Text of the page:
DebbieLB: my oldest daughter is in college at KSU…my advice to her has been to do what makes you happy! ranching is hard work…. I encourage all women who want to farm/ranch to go to college…take lots of science, communication & tech classes.

DebbieLB:  I go into mtgs or talk to other ranchers knowing I am a BEEF PRODUCER not a WOMAN beef producer. The attitude is so “yesterday.” Farming is hard work, but if you love it, go for it! It is a wonderful way of life & a great way to connect with family.

iamafarmer2:  I believe there is so much opportunity in AG–people will always need to eat–the rewards are awesome

iamafarmer2:  great point @DebbieLB it is a WAY of life and your business

n_web: Q7: Are those tough conversations? Are those conversations different from when you were making the decision w/your fam?

DebbieLB: which conversations? with my daughters? They are the same I have with my sons. My daughters are oldest 18, 16, sons nxt 15,14,14.

n_web: Q8 from @phildawgkey: what can we do to “help advocate the bright children stay in rural places and ag?” 

DebbieLB: great Q8: we need the best to farm. Bottom line: must make money & provide for family. next, must be happy–preserve this life. I think it is important to provide a means to pass on the farm to next gen. Estate planning discussions important now. Get the younger gen involved in decision making–not just providing labor. My kids & I work together after school a lot! They need to fill important and a vital part of the farm. Making decisions will also show them the realities of farming/ranching.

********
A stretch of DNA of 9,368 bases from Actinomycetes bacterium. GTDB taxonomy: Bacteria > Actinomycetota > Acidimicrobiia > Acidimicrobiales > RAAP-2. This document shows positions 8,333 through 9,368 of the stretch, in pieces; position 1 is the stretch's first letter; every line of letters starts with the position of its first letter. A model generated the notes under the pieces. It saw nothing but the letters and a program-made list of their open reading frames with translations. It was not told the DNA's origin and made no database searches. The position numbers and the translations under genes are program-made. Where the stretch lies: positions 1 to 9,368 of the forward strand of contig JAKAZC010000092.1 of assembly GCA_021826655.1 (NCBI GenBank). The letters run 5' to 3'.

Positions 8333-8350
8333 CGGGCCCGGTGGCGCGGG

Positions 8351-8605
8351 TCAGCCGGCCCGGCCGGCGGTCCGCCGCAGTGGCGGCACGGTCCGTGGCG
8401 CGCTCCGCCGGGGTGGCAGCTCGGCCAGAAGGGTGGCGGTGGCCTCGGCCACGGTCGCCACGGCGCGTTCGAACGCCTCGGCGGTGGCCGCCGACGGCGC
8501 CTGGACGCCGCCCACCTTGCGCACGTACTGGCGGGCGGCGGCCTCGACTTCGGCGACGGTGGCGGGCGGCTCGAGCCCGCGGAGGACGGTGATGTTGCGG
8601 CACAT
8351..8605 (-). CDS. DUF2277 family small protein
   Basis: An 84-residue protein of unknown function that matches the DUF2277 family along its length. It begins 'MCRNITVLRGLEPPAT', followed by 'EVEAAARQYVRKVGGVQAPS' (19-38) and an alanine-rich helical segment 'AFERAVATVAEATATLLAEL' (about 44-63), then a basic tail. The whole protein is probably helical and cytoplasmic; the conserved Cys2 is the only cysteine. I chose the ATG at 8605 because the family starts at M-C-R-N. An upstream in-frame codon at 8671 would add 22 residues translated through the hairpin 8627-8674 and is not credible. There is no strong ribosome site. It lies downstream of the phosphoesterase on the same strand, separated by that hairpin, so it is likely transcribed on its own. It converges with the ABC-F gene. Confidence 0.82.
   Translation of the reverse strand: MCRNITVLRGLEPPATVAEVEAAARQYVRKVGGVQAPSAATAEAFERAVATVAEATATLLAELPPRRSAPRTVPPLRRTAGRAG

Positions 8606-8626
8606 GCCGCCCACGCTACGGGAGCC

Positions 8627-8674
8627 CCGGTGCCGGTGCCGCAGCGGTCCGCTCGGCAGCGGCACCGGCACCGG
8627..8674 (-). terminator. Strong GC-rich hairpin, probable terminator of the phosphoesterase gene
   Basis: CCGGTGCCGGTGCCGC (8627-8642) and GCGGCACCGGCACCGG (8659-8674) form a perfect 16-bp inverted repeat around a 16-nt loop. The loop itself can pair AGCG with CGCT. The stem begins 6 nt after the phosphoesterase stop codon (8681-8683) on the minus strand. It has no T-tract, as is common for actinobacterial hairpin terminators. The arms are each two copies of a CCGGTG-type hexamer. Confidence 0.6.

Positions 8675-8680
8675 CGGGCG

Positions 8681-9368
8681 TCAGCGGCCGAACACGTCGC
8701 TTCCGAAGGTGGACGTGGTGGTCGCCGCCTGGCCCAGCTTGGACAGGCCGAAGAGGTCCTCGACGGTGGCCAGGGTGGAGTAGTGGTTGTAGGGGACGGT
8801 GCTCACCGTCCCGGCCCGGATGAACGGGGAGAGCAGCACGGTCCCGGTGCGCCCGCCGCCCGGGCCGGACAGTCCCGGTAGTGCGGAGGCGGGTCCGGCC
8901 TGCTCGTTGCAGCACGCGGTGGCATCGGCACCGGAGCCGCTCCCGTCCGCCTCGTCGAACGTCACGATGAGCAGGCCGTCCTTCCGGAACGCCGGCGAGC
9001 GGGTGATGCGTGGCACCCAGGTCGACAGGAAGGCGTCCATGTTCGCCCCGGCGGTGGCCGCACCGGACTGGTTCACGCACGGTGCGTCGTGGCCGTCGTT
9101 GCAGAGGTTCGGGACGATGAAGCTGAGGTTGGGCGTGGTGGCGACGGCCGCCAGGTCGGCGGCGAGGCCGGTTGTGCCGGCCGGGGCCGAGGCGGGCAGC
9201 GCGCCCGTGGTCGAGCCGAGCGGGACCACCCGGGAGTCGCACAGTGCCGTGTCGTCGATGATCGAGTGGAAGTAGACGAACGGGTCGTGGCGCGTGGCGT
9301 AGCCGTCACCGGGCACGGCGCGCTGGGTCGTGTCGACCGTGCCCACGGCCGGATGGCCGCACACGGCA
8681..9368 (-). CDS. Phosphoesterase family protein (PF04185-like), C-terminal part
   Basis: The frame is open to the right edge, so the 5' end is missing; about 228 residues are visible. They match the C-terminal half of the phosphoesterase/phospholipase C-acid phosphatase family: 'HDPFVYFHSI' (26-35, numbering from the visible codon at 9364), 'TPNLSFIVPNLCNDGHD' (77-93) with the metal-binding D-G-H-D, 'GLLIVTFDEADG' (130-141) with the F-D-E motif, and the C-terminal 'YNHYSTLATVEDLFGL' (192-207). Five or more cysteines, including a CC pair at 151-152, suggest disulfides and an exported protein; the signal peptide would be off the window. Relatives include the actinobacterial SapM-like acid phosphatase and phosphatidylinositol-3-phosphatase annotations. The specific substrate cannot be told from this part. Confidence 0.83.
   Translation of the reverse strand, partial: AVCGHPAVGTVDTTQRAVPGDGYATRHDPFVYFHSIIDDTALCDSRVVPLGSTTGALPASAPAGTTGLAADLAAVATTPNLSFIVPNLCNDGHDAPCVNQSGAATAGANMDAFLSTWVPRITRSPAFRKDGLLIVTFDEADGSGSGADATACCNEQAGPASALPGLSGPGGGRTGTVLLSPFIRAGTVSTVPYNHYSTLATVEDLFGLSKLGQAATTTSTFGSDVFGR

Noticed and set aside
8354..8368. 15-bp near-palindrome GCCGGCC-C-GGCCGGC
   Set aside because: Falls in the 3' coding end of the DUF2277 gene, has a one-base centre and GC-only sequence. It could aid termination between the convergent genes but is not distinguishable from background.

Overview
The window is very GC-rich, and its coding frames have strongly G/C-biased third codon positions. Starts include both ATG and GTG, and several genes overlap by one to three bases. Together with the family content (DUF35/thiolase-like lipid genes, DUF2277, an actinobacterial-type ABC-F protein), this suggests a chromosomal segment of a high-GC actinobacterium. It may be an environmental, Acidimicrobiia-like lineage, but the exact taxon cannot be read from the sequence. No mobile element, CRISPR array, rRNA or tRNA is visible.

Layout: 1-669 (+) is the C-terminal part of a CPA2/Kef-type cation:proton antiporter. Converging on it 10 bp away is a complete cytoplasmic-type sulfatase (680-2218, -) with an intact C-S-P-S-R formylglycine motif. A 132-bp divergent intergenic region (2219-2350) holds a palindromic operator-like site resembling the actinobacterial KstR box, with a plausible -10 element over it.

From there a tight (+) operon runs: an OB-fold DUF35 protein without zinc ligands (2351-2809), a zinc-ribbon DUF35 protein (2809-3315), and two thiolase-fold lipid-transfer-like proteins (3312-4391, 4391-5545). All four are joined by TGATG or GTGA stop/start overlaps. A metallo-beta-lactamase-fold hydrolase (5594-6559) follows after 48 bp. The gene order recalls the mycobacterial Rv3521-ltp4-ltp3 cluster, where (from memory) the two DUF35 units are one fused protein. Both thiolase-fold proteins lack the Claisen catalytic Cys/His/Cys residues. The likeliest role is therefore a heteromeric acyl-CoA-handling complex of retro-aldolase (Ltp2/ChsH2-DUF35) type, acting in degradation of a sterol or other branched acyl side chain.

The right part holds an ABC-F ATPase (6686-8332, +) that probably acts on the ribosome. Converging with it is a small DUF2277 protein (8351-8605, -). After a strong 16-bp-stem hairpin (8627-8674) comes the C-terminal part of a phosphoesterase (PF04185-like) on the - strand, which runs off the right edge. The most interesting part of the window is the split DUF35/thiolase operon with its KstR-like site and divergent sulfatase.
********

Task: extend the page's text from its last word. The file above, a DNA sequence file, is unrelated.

n_web: Sounds like the true definition of family farming!

DebbieLB:  Q8: reminds me when we came home to hubby’s farm. An old neighbor was really mad at us. He said we were taking income from him. I responded that we were the future and to keep farms vital in KS, people like us HAD to come back & farm.

n_web: Q9: Do you think more young adults are realizing the upside of farming? That they want to stay? Is that a trend worth watching? 

DebbieLB:  I saw a study recently that said adults change jobs/careers today about 8 times in their life. Farming isn’t an easy option. farming requires huge inputs of money & hard work. Young people will come/stay because of the satisfaction. But need support.

iamafarmer2: Q9 at the local community college AG enrollment is up 22%. Of course the trend is worth watching–it’s our future

DebbieLB:  NCBA has created a Young Producers Council, Farm Bureau has a program for young farmers & ranchers…important support! We R doing what we love: it is what we think is best for our family, the land & the animals we own. Hope some of my kids ret

n_web: Q10: You both are involved in Twitter and each have a blog. Why? What’s the benefit? Any “lessons learned” you can share?